According to a report from SemiAccurate, Intel is looking to sign an outsourcing deal with Samsung, most likely to manufacture chiplets for its future GPUs. Unlike the deal with TSMC which is expected to transfer the production of the Core i series class CPUs to TSMC’s advanced sub-7nm nodes, this particular agreement is over a more mature 10nm/14nm node.
If reports stating that TSMC is going to fabricate Intel’s Xe-HPG or DG2 GPUs are true, then this seems more of a backup plan in case the company is unable to meet the market demand. But that again makes you wonder. If the Xe gaming GPUs will leverage TSMC’s 7nm-class node, then why opt for an older, less efficient node from a different foundry?
Intel plans to order the production of 15K units per month via this outsourcing deal. We’re not sure whether this refers to wafers or chips, but the latter is more likely considering the nature of the silicon. The production is slated to start in the second half of 2021.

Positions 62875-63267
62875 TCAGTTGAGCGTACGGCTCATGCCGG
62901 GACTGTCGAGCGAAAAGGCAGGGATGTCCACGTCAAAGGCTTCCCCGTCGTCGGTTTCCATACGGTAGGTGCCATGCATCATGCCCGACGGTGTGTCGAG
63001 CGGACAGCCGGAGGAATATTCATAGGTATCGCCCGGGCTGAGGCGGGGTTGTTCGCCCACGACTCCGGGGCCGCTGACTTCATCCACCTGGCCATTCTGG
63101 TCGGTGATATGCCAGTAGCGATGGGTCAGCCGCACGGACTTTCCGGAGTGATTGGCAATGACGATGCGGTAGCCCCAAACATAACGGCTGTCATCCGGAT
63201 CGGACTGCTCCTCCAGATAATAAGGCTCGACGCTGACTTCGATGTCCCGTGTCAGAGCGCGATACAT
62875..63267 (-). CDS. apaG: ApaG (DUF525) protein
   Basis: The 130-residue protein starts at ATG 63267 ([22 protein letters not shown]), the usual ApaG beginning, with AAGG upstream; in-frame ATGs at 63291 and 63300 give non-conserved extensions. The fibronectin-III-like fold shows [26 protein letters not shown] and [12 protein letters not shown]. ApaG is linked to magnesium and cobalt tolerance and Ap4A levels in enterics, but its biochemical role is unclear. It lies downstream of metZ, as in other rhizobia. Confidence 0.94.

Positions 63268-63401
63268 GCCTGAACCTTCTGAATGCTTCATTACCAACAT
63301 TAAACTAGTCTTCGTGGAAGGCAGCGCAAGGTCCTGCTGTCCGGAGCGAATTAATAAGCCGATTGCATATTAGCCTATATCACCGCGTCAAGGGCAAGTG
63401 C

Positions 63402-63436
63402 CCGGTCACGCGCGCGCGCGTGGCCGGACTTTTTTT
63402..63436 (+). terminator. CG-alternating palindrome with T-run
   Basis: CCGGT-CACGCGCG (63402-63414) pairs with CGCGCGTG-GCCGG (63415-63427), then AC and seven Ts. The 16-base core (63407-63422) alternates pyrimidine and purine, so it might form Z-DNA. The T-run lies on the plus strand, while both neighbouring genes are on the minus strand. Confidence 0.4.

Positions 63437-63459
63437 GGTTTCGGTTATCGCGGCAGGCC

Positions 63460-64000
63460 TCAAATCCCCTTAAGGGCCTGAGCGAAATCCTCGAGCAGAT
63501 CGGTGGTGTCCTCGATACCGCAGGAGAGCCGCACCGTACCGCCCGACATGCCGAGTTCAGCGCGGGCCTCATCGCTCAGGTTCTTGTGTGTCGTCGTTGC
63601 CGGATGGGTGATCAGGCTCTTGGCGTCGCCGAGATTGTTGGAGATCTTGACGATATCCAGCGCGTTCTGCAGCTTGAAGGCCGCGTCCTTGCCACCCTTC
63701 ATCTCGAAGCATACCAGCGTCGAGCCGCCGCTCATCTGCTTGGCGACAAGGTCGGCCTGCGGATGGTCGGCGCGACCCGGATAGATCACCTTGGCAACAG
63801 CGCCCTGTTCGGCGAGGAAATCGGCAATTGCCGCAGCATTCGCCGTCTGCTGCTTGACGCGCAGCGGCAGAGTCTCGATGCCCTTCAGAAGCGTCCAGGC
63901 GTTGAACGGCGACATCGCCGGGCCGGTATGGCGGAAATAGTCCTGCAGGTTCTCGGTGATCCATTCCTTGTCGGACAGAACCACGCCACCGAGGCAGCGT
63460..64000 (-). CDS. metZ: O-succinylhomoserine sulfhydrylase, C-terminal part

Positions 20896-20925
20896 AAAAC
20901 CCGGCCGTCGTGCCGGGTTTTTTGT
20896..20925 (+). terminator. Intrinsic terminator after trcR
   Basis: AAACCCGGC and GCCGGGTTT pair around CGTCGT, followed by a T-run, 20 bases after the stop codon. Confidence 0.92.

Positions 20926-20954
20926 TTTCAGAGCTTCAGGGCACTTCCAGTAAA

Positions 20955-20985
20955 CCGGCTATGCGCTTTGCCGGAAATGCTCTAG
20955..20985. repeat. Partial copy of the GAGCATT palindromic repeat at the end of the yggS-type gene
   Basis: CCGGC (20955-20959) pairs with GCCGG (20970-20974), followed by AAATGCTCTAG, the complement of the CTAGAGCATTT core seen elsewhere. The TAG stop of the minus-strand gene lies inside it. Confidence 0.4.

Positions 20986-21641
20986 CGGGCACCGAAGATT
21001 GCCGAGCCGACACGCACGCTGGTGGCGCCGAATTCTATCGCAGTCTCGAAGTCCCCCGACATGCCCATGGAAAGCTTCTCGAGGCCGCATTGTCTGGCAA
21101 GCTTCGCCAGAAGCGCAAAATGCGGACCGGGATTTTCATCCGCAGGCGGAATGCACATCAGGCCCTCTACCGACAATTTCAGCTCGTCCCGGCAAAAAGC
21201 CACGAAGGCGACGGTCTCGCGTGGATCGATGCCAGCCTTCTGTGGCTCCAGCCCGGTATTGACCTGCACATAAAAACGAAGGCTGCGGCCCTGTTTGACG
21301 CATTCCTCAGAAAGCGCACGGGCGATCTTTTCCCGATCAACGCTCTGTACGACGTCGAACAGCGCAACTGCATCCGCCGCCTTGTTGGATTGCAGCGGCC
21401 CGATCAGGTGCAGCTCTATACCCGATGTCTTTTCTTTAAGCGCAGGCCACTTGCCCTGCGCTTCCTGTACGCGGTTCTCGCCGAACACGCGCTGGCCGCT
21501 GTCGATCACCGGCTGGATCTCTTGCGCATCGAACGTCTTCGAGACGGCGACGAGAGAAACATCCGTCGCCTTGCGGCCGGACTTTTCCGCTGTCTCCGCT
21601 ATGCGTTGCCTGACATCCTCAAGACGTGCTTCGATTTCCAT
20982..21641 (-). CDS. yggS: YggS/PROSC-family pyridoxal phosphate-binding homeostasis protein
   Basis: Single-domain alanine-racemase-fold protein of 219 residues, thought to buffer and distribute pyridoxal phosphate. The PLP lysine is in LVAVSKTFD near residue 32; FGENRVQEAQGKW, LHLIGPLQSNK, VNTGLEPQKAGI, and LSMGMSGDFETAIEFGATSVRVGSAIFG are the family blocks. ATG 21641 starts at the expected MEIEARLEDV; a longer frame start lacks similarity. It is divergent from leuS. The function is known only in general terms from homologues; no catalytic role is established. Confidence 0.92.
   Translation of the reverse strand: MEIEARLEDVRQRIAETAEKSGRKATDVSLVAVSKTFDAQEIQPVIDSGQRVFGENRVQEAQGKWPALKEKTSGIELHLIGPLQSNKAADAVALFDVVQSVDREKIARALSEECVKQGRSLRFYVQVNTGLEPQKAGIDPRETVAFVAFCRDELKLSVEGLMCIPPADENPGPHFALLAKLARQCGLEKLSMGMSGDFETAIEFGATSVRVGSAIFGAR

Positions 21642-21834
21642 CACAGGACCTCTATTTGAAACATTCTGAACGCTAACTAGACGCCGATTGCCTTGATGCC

As for what will actually be fabbed, it could be the older 14nm Skylake-based CPUs while Intel’s own foundries shift to the newer 10nm and eventually the 7nm node. The other possibility is the production of GPU chiplets for Intel’s upcoming Xe family. Considering that the company has a wide range of products planned across different segments, it’s very possible that one particular family will be fabbed on Samsung’s 10nm/14nm node.
Intel is going to report its Q4 2020 earnings later today. It is during this event that the new CEO of the company will announce plans regarding outsourcing the production of future products to third-party fabs.